South Dakota State Flower
Pasque Flower (common name)
Pulsatilla hirsutissima (scientific name)
The pasque flower became the South Dakota state flower in 1903 and is native to the state and much of north-central North America. It’s a type of anemone, a deciduous plant that grows in low clumps in meadows and on prairies. The plants grow close to the ground and have feathery, grayish leaves and silvery hairs all over, even on the outer sides of the petals. The flowers have six long, pointed petals that form a cup shape around the pistil and 150 to 200 yellow stamens. They bloom on straight stalks that rise up from the mounds.
Initially, the flowers face upwards, but gradually they droop. The flowers may be white, purple, or a combination of the two. Petals are generally darker on the outside than on the inside. After flowering, the plant produces a cluster of achenes, dry fruits each containing one seed with a feathery or plumy tail that can catch the wind, allowing the plants to spread. Pasque flowers will grow in almost any sunny location, including flat plains, on hills, or on mountains. Often blooming through snow, in South Dakota they are an early sign of spring.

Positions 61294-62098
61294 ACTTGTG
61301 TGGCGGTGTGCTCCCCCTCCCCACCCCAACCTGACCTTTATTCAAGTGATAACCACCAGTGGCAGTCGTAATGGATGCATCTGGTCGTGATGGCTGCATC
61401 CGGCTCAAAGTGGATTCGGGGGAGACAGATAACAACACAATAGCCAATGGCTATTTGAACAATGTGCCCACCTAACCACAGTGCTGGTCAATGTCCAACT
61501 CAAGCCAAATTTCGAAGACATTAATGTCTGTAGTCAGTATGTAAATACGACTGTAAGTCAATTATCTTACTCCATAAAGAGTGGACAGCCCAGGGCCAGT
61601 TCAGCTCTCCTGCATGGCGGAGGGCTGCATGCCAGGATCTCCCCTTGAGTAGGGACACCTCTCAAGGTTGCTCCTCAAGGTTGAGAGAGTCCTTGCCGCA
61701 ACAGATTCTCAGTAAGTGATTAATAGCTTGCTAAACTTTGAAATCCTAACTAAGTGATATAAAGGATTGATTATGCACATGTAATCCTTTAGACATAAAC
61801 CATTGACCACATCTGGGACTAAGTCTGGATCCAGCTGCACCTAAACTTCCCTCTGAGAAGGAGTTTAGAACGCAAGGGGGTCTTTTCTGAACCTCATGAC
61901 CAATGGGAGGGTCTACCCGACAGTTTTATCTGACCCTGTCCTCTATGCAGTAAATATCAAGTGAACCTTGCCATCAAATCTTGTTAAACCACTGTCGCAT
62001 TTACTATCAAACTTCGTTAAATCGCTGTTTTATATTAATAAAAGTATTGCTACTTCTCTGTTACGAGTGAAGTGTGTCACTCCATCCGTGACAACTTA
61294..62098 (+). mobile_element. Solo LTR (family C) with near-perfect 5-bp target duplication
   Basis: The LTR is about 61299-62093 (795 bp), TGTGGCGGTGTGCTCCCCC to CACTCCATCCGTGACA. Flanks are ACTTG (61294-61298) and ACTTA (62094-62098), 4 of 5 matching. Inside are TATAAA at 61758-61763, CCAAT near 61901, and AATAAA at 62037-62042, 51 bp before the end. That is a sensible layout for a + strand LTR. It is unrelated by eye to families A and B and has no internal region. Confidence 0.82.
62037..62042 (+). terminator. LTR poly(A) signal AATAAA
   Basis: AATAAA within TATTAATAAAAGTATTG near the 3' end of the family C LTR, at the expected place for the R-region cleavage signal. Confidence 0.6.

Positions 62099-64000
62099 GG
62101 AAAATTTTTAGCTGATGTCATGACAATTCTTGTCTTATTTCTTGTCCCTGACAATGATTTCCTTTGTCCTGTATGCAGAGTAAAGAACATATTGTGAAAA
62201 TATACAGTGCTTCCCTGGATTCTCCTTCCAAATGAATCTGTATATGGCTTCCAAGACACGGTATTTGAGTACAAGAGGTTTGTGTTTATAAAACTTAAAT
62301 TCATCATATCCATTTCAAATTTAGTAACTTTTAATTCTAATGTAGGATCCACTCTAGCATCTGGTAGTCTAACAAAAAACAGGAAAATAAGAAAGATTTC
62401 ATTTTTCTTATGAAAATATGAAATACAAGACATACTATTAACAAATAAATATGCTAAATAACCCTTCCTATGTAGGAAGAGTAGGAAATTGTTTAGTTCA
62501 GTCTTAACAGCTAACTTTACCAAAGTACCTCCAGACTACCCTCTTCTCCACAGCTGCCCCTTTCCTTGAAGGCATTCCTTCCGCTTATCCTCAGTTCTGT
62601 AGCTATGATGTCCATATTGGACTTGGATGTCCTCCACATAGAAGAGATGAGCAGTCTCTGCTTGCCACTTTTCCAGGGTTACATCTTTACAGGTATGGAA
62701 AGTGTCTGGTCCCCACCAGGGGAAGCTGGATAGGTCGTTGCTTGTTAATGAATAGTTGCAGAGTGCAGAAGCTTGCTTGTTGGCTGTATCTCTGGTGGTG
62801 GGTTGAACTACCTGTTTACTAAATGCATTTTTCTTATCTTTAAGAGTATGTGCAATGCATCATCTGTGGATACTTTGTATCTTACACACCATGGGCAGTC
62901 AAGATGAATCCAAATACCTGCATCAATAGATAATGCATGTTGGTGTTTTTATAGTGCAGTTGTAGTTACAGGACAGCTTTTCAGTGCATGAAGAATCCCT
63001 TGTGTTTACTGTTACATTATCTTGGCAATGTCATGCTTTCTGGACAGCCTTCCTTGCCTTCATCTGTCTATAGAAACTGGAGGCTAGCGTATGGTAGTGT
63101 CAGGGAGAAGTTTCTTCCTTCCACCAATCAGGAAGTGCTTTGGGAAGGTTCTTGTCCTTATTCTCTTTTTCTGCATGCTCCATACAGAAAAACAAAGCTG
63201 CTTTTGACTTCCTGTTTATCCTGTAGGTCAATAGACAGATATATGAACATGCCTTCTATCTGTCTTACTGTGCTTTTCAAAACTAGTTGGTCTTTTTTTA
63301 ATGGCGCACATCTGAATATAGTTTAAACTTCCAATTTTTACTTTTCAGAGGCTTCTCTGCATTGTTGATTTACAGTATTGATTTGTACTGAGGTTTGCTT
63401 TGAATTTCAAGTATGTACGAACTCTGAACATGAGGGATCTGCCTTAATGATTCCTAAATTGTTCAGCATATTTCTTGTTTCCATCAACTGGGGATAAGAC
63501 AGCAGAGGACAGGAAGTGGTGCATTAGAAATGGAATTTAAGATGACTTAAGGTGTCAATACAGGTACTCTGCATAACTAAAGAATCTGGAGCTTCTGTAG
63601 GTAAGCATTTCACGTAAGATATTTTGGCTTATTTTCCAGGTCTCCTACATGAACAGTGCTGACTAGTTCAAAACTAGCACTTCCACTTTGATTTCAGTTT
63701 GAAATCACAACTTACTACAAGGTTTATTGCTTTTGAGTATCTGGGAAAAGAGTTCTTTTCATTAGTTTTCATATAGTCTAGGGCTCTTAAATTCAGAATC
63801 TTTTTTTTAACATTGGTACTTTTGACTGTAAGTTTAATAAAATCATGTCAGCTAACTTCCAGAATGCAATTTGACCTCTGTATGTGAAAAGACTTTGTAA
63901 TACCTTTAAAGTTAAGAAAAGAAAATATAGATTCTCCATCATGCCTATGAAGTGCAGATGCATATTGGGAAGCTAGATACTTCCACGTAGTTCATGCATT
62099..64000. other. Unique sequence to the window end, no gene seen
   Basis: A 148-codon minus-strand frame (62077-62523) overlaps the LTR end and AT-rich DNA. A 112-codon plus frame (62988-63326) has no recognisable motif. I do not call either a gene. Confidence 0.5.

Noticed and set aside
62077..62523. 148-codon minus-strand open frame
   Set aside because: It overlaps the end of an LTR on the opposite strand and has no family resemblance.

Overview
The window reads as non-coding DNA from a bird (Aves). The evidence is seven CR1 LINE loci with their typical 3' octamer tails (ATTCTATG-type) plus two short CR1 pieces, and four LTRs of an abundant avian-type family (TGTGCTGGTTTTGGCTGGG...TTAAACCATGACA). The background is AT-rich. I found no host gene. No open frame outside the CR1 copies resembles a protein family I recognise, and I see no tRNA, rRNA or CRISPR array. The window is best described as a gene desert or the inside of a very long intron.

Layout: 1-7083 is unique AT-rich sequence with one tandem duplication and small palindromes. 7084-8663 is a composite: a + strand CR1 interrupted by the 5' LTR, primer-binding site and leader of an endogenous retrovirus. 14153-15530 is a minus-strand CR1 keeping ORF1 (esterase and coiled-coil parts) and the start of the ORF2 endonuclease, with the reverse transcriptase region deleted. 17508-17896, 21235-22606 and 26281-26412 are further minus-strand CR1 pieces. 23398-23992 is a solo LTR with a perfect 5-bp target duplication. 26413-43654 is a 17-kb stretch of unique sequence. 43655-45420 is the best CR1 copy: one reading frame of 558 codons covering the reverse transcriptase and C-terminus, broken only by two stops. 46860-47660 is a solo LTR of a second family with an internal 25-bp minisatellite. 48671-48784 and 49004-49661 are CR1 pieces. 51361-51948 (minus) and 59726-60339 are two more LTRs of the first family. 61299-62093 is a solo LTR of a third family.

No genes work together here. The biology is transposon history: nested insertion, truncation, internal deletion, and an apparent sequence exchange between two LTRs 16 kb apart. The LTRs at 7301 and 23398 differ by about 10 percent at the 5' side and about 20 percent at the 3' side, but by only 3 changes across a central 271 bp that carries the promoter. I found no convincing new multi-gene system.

Plant: Feathery, hairy, gray-green leaves with single flowers on slender stalks
Mature Height: 4–16 in (10–40.6 cm)
Flowering: March through April
Flowers: 2–3 in (5–8 cm) across
Flower Color: White to purple
Leaves: 2–3 in (5–8 cm), made up of three leaflets
Fruit/Seed Color: Brown
Location: plains, foothills, and mountain meadows up to 10,000 feet (3,077 m)
Range: Alaska southwards into Utah, eastwards to Illinois and northwards to Alberta
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|Author: World Trade Press|